leftLeft-hand datasource. Must be of type table, join, lookup, query, or inline. Placing another join as the left datasource allows you to join arbitrarily many datasources.
rightRight-hand datasource. Must be of type lookup, query, or inline. Note that this is more rigid than what Druid SQL requires.
rightPrefixString prefix that will be applied to all columns from the right-hand datasource, to prevent them from colliding with columns from the left-hand datasource. Can be any string, so long as it is nonempty and is not be a prefix of the string __time. Any columns from the left-hand side that start with your rightPrefix will be shadowed. It is up to you to provide a prefix that will not shadow any important columns from the left side.
conditionExpression that must be an equality where one side is an expression of the left-hand side, and the other side is a simple column reference to the right-hand side. Note that this is more rigid than what Druid SQL requires: here, the right-hand reference must be a simple column reference; in SQL it can be an expression.
joinTypeINNER or LEFT.

Join performance

Joins are a feature that can significantly affect performance of your queries. Some performance tips and notes:

  1. Joins are especially useful with lookup datasources, but in most cases, the LOOKUP function performs better than a join. Consider using the LOOKUP function if it is appropriate for your use case.
  2. When using joins in Druid SQL, keep in mind that it can generate subqueries that you did not explicitly include in your queries. Refer to the Druid SQL documentation for more details about when this happens and how to detect it.
  3. One common reason for implicit subquery generation is if the types of the two halves of an equality do not match. For example, since lookup keys are always strings, the condition druid.d JOIN lookup.l ON d.field = l.field will perform best if d.field is a string.
  4. As of Druid 2024.06.0-iap, the join operator must evaluate the condition for each row. In the future, we expect to implement both early and deferred condition evaluation, which we expect to improve performance considerably for common use cases.
  5. Currently, Druid does not support pushing down predicates (condition and filter) past a Join (i.e. into Join's children). Druid only supports pushing predicates into the join if they originated from above the join. Hence, the location of predicates and filters in your Druid SQL is very important. Also, as a result of this, comma joins should be avoided.

Future work for joins

Joins are an area of active development in Druid. The following features are missing today but may appear in future versions:

  • Reordering of join operations to get the most performant plan.
  • Preloaded dimension tables that are wider than lookups (i.e. supporting more than a single key and single value).
  • RIGHT OUTER and FULL OUTER joins in the native query engine. Currently, they are partially implemented. Queries run but results are not always correct.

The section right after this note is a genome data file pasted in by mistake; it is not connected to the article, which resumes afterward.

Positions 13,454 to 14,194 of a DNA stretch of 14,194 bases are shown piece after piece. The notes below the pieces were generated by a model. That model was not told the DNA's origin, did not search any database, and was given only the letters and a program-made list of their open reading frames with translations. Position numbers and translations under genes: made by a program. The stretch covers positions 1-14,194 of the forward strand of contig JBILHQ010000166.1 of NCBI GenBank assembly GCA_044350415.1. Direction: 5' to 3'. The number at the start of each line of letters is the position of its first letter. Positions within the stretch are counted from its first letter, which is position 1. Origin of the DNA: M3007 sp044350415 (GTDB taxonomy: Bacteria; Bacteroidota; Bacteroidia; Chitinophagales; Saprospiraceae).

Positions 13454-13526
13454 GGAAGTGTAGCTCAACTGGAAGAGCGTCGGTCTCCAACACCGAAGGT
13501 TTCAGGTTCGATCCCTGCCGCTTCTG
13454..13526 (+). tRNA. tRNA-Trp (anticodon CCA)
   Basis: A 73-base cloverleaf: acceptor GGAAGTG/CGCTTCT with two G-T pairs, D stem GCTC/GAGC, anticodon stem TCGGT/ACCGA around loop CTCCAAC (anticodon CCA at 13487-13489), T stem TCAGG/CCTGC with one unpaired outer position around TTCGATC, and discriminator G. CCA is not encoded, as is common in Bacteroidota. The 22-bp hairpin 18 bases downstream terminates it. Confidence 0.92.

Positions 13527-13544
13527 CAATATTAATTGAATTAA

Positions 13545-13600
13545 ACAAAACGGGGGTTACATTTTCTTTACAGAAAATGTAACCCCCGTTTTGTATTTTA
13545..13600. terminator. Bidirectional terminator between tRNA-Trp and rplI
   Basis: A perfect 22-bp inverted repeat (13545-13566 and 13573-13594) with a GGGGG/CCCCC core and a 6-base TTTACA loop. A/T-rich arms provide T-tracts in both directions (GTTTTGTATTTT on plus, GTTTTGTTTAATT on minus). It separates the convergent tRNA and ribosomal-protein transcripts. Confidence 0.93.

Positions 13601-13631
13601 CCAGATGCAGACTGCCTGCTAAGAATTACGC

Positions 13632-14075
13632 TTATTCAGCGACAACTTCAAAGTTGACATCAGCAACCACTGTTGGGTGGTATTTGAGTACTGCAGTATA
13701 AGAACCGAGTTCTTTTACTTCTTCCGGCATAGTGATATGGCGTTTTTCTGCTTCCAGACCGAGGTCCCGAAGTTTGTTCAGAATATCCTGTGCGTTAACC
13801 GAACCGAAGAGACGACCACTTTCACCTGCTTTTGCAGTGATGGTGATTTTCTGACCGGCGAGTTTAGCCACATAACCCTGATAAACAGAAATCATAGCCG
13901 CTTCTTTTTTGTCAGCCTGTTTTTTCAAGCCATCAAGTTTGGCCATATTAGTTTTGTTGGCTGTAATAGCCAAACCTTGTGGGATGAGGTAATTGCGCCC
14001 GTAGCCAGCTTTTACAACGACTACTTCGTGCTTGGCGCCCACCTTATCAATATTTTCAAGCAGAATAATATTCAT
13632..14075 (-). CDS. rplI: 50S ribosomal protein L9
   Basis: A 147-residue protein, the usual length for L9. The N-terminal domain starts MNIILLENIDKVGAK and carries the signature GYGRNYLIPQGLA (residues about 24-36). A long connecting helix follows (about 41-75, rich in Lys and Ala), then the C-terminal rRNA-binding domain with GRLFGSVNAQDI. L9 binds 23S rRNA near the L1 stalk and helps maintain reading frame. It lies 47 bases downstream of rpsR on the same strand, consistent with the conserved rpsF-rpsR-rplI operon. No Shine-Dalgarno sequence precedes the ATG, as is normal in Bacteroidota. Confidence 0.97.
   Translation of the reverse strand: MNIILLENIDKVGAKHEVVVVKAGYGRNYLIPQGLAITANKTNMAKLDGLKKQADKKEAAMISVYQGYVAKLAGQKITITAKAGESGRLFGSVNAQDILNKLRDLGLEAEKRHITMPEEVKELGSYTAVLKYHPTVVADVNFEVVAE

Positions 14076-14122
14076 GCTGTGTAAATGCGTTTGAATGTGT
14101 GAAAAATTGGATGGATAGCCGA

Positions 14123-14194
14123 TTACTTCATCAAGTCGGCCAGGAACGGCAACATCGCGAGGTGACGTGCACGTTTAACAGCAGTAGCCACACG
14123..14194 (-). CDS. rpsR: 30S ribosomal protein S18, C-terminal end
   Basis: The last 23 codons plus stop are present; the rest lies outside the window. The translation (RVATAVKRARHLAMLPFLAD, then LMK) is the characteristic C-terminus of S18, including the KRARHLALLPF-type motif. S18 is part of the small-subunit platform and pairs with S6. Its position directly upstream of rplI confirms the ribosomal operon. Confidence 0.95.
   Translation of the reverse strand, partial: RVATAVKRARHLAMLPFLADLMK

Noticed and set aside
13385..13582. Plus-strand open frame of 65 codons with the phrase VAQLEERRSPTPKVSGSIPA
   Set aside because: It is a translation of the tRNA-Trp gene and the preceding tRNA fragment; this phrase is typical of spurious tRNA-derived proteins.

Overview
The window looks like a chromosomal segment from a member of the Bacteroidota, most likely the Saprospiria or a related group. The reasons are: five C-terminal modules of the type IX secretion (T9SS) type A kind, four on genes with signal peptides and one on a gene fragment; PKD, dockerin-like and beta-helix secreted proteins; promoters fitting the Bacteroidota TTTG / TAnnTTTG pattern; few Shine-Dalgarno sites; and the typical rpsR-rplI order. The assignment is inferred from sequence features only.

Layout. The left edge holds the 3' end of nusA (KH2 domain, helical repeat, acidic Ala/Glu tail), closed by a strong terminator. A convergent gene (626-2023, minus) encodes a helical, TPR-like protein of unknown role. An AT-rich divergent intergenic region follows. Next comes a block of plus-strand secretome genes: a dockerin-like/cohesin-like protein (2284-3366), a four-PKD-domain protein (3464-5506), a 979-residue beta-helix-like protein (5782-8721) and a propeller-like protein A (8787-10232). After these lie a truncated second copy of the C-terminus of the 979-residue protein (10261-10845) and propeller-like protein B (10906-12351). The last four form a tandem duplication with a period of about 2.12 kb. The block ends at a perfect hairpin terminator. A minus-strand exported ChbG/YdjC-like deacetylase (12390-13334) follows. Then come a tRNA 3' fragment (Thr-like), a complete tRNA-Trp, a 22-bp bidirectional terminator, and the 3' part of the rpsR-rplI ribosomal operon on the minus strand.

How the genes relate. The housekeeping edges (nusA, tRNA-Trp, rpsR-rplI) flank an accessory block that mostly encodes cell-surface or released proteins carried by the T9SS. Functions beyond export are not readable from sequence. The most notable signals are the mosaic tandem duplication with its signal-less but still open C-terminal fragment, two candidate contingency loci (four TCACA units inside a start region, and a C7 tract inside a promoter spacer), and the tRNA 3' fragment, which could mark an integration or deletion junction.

• Performance-related optimizations as mentioned in the previous section.
  • Join conditions on a column containing a multi-value dimension.

unnest

Use the unnest datasource to unnest a column with multiple values in an array. For example, you have a source column that looks like this:

Nested
[a, b]
[c, d]
[e, [f,g]]

When you use the unnest datasource, the unnested column looks like this:

Unnested
a
b
c
d
e
[f, g]

When unnesting data, keep the following in mind:

  • The total number of rows will grow to accommodate the new rows that the unnested data occupy.
  • You can unnest the values in more than one column in a single unnest datasource, but this can lead to a very large number of new rows depending on your dataset.

The unnest datasource uses the following syntax:

  "dataSource": {
"type": "unnest",
"base": {
"type": "table",
"name": "nested_data"
},
"virtualColumn": {
"type": "expression",
"name": "output_column",
"expression": "\"column_reference\""
},
"unnestFilter": "optional_filter"
}
  • dataSource.type: Set this to unnest.
  • dataSource.base: Defines the datasource you want to unnest.
    • dataSource.base.type: The type of datasource you want to unnest, such as a table.
  • dataSource.virtualColumn: Virtual column that references the nested values. The output name of this column is reused as the name of the column that contains unnested values. You can replace the source column with the unnested column by specifying the source column's name or a new column by specifying a different name. Outputting it to a new column can help you verify that you get the results that you expect but isn't required.
  • unnestFilter: A filter only on the output column. You can omit this or set it to null if there are no filters.

To learn more about how to use the unnest datasource, see the unnest tutorial.